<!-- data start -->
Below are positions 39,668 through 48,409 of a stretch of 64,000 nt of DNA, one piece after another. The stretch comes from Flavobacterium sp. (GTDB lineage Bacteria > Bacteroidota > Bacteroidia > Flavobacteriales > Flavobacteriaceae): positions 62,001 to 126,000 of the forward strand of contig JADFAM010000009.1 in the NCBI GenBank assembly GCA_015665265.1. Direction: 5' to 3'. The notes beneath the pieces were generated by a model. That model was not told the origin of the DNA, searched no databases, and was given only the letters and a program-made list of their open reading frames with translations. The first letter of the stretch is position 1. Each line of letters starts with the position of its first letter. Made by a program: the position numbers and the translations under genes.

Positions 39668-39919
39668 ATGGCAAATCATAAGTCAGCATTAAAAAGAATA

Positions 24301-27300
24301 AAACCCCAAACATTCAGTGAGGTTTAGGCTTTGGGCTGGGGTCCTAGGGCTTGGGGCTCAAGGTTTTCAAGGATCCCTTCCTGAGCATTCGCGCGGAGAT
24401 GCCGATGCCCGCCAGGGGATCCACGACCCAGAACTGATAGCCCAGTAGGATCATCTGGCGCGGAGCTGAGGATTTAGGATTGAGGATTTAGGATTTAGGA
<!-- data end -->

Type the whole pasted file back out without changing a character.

Below are positions 39,668 through 48,409 of a stretch of 64,000 nt of DNA, one piece after another. The stretch comes from Flavobacterium sp. (GTDB lineage Bacteria > Bacteroidota > Bacteroidia > Flavobacteriales > Flavobacteriaceae): positions 62,001 to 126,000 of the forward strand of contig JADFAM010000009.1 in the NCBI GenBank assembly GCA_015665265.1. Direction: 5' to 3'. The notes beneath the pieces were generated by a model. That model was not told the origin of the DNA, searched no databases, and was given only the letters and a program-made list of their open reading frames with translations. The first letter of the stretch is position 1. Each line of letters starts with the position of its first letter. Made by a program: the position numbers and the translations under genes.

Positions 39668-39919
39668 ATGGCAAATCATAAGTCAGCATTAAAAAGAATA

Positions 24301-27300
24301 AAACCCCAAACATTCAGTGAGGTTTAGGCTTTGGGCTGGGGTCCTAGGGCTTGGGGCTCAAGGTTTTCAAGGATCCCTTCCTGAGCATTCGCGCGGAGAT
24401 GCCGATGCCCGCCAGGGGATCCACGACCCAGAACTGATAGCCCAGTAGGATCATCTGGCGCGGAGCTGAGGATTTAGGATTGAGGATTTAGGATTTAGGA